These are just a few of the different types of strains that are present in many of the probiotics on your grocery shelf. Probiotics can also be found supplemented into specific foods. It is often found naturally in certain foods as well.
Types Of Probiotic Strains:
- Saccharomyces Boulardii
Lactobacillus is a live bacterial culture strain that is found in many foods or added in other supplemental forms including yogurt.
Bifidobacterium is a live bacterial culture strain that is found in many food sources including dairy.
Saccharomyces Boulardii is a live yeast culture that is found in supplements and offers added benefits.
Therefore, remember when you are looking for a specific type of probiotic strain there are several factors to consider. Those factors include: live bacterial or yeast culture, at least twenty billion Colony Forming Units, and enteric coating.
Adding a probiotic supplement to one’s diet is only the beginning. If the probiotic is not suited to handle the harsh acidic environment of the stomach, then it will not be able to survive. If the probiotic is unable to survive, and make its way into the intestinal tract then the probiotic will not be of any value. Therefore, it is essential that you not only start off with a live culture, but that the live culture is able to make it through the acidic environment of the stomach.
The way the probiotic can survive the acidic environment of the stomach is to make sure that it is enteric coated. Enteric coated means that there is a coating on the supplement that prevents the breakdown of the substance under the harsh acidic conditions. This allows the live culture to survive and provide the benefits it’s destined to perform.
Finally, if there is not enough Colony Forming Units then there is little chance that the right amount of bacterial strain will be able to function properly. Thus, there has to be at least twenty billion Colony Forming Units in order to ensure that there will be enough probiotic to replenish the good bacteria, and result in the benefits it promises.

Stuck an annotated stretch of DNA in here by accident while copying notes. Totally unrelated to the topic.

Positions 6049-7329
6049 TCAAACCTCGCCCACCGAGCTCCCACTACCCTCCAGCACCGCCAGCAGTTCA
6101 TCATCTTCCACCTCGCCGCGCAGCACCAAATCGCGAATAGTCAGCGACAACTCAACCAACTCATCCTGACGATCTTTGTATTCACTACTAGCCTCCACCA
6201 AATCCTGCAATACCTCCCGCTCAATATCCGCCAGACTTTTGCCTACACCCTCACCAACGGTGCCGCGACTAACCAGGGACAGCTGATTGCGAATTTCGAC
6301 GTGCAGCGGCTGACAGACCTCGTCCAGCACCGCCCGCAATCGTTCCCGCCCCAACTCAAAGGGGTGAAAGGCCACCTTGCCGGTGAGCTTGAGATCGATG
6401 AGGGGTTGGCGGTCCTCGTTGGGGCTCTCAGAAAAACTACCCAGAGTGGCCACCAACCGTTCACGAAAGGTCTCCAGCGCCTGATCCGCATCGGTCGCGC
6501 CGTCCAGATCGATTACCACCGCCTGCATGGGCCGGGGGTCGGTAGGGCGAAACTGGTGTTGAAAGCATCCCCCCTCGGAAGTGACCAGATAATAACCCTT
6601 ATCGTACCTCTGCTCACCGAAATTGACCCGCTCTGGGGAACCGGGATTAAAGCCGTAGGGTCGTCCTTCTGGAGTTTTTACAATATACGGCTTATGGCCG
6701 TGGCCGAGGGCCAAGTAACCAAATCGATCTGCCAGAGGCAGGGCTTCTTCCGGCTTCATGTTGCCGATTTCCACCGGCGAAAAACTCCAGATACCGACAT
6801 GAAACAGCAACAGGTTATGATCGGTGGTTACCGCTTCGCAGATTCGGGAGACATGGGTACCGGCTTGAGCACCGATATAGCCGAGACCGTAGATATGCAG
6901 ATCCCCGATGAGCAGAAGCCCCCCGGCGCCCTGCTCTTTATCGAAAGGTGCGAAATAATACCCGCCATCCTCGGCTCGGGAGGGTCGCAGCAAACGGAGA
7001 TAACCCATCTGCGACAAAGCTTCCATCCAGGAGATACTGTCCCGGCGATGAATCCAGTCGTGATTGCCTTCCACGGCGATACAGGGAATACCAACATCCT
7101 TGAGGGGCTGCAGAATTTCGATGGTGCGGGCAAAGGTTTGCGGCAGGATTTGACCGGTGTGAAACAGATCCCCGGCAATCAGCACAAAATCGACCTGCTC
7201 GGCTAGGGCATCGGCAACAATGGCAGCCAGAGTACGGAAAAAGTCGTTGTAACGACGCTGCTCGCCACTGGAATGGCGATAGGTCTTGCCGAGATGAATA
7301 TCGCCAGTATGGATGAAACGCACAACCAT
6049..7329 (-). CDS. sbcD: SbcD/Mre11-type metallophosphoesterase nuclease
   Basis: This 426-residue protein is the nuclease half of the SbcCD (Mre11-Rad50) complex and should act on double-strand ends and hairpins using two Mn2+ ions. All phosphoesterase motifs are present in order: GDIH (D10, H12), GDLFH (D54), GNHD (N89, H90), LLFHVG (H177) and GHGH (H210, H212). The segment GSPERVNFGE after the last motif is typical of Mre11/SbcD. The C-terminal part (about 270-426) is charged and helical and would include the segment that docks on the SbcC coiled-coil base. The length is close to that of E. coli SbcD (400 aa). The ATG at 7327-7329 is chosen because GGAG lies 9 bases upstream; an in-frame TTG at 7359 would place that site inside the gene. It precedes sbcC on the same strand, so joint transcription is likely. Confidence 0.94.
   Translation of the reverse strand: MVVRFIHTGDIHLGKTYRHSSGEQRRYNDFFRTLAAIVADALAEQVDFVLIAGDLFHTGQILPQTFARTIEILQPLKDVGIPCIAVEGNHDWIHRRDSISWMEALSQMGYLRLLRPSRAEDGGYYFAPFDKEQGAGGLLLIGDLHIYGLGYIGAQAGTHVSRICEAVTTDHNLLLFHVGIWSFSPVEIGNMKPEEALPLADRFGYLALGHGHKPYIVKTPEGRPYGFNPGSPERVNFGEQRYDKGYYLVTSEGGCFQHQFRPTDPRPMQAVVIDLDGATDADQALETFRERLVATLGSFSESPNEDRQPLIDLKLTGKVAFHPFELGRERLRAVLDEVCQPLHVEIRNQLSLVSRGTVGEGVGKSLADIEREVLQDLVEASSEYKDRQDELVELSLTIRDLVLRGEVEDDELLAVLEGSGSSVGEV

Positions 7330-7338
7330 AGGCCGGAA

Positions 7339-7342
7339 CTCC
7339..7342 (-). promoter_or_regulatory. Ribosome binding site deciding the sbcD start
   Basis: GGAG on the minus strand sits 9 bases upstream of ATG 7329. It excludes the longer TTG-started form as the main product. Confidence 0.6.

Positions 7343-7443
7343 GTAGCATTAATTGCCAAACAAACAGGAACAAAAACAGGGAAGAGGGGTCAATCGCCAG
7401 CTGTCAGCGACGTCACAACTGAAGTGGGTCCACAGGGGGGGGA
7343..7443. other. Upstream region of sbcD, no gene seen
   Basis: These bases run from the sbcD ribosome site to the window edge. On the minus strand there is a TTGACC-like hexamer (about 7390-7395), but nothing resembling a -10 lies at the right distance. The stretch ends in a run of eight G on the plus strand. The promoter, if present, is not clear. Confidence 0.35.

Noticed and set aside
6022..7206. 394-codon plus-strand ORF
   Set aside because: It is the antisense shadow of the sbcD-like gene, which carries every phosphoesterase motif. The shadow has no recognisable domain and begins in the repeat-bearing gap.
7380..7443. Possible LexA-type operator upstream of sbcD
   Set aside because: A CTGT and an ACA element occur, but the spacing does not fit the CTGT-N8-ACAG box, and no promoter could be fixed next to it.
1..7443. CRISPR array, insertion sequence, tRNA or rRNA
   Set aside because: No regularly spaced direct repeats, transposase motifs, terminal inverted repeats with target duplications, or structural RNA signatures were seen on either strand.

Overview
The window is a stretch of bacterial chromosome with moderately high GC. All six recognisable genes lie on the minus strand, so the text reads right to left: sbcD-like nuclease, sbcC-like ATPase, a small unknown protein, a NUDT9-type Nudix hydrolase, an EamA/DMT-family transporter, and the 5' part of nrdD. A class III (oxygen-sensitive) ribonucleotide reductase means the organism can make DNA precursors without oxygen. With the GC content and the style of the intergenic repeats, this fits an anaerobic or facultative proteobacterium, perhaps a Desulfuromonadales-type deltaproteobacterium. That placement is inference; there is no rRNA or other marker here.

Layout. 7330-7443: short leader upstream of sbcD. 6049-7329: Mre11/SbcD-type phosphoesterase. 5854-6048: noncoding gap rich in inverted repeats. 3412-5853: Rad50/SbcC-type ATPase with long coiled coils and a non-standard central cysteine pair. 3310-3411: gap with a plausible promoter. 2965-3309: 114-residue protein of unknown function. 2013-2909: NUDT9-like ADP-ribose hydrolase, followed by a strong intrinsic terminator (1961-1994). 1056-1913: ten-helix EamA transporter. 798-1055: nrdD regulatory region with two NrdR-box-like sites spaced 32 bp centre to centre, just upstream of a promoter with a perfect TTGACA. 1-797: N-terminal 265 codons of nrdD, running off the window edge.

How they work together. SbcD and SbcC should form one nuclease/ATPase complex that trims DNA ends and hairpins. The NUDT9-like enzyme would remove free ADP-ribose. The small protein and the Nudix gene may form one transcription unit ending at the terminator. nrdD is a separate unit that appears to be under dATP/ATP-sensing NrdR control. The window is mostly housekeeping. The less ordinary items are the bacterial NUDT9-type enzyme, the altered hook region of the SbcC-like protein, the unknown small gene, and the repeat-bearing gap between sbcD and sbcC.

What Are The Main Determinants When Choosing A Probiotic?
- Choose the appropriate live bacterial or live yeast culture strain.
- Make sure that the supplement is enteric coated.
- The bacterial culture or yeast culture must have at least twenty billion Colony Forming Units.
If you follow these guidelines when choosing a probiotic, you will have the highest chance of receiving the benefits that are claimed by these specific supplements and foods.
Now that we have established what probiotics are, and how to choose the correct probiotics, let’s move into the anatomy of the infants and the medical conditions that these probiotics have been shown to benefit.
Anatomy and Physiology of an Infant’s Gastrointestinal Tract
The Centers for Disease Control and Prevention define an infant as being from the age of birth to the age of one year. The term infant has many different definitions, but the main and standardized definition that has been assigned by the CDC is widely accepted among the medical community.
Therefore, for the purpose of this article when referring to an infant refers to the age range of birth to one year of age.
When a baby is born, their gastrointestinal tract is not fully developed. In simple terms, the babies’ gastrointestinal system lacks specific enzymes and specific maturity that allows for digestion. The gastrointestinal system is not only responsible for digestion, but also contains its own nervous system called the enteric nervous system.
This enteric nervous system is responsible for regulating the gut and making sure the food propels through the intestinal system properly. So, when a baby is born it is understandable that the gut is not fully developed, and thus as the baby grows so does the development of the gastrointestinal system.
There are still many developing researchers that say probiotics can help regulate the gastrointestinal system while it is developing. Probiotics can help to maintain the balance of the good bacteria in the new digestive system of these infants. While there are promising results, anytime any supplement is added to anyone’s diet, let alone an infant’s diet, it is essential to speak with your pediatrician in order to determine what is best for your infant’s diet.